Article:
Sangeetha Pulapaka
0

Rhinoceros horns have long been objects of mythological beliefs. Some cultures prize them for their supposed magical or medicinal qualities. Others have used them as dagger handles or good luck charms. But new research removes some of the mystique by explaining how the horn gets its distinctive curve and sharply pointed tip.


Scientists have discovered new details about the structural materials that form the horn and the role those materials play in the development of the horn’s characteristic shape. 


The horns of most animals have a bony core covered by a thin sheath of keratin, the same substance as hair and nails. Rhino horns are unique, however, because they are composed entirely of keratin. Study now has revealed an interesting clue: dark patches running through the center of the horns.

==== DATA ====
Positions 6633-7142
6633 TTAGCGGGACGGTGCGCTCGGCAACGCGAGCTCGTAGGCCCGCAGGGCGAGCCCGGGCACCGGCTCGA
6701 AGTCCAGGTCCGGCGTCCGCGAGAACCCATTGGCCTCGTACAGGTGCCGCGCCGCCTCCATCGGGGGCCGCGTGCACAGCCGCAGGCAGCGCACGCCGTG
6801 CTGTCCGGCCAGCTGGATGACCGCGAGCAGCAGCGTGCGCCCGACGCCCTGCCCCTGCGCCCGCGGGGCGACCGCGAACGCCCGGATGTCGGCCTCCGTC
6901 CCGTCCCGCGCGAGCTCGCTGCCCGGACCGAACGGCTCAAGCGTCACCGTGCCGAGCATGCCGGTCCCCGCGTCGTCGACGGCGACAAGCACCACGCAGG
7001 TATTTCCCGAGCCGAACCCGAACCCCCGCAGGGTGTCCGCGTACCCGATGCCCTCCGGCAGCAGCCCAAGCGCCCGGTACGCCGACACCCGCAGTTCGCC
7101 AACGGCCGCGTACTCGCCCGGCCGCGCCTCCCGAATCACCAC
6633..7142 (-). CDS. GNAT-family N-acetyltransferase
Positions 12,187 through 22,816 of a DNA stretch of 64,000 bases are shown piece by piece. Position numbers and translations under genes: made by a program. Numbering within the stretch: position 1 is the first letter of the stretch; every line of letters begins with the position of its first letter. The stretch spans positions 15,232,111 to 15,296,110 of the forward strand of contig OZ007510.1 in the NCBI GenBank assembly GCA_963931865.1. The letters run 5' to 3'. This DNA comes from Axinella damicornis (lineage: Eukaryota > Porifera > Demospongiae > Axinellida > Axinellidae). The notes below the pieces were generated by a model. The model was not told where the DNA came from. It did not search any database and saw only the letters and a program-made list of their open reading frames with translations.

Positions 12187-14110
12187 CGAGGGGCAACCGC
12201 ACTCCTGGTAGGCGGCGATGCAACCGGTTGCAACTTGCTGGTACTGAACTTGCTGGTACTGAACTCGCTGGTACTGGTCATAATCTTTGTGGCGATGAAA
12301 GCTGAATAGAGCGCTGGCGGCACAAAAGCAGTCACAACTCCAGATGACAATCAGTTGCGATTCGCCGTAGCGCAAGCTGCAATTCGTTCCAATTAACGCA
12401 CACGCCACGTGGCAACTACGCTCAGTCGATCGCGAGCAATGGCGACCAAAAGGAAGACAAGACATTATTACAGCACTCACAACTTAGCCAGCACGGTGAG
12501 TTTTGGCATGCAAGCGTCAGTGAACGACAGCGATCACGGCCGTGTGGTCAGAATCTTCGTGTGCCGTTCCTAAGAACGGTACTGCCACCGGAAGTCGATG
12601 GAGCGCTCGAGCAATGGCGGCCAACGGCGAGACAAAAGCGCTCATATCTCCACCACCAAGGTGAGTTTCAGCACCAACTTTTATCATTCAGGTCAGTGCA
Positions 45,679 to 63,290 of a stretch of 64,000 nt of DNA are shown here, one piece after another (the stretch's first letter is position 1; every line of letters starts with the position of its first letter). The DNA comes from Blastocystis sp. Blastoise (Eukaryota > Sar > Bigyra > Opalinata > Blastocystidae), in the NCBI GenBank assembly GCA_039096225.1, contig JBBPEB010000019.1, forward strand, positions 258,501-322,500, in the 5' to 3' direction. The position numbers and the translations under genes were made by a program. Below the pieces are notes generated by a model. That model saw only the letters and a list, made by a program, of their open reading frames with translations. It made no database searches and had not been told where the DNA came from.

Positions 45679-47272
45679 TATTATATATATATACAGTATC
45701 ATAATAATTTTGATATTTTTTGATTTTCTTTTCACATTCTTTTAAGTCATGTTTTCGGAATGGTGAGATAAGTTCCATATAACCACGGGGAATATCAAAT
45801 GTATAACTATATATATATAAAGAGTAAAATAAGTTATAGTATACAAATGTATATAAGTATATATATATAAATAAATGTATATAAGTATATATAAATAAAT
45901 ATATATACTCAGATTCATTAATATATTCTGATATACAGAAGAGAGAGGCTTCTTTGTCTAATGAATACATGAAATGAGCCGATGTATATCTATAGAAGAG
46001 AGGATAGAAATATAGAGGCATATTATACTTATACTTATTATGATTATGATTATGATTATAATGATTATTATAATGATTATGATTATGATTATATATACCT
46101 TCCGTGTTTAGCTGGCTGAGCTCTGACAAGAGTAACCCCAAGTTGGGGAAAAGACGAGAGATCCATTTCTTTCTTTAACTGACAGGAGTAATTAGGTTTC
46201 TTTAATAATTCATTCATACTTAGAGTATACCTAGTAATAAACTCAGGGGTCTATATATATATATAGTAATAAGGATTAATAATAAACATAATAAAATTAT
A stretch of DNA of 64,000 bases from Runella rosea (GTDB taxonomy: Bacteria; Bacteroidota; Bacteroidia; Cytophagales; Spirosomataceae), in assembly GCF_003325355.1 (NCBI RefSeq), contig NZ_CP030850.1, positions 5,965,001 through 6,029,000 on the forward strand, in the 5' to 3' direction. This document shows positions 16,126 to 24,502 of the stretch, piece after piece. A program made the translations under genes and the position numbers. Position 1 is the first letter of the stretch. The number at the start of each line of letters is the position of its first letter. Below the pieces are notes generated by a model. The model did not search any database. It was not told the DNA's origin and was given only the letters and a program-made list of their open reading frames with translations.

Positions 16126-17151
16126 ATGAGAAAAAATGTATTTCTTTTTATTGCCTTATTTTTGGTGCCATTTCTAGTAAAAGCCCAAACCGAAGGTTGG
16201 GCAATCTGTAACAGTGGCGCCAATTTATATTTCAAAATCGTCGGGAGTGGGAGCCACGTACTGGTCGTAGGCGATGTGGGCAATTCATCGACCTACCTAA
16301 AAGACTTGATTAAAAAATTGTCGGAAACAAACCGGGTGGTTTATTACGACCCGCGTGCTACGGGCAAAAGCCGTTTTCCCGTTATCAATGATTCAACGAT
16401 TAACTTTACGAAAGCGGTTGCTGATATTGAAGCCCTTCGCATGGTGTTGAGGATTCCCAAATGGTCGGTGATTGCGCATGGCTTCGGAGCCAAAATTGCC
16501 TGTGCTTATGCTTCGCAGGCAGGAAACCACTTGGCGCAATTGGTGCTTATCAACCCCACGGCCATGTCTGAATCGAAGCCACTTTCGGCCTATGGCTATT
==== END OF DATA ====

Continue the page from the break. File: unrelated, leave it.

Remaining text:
The calcium deposits make the horn core harder and stronger, and the melanin protects the core from breakdown by the sun’s UV rays, the scientists report. The softer outer portion of the horn weakens with sun exposure and is worn into its distinctive shape through horn clashing and by being rubbed on the ground and vegetation. The structure of the rhino horns is similar to a pencil’s tough lead core and weaker wood periphery, which allows the horns to be honed to a sharp point.


So yes, the horns of a rhino are stronger than our nails.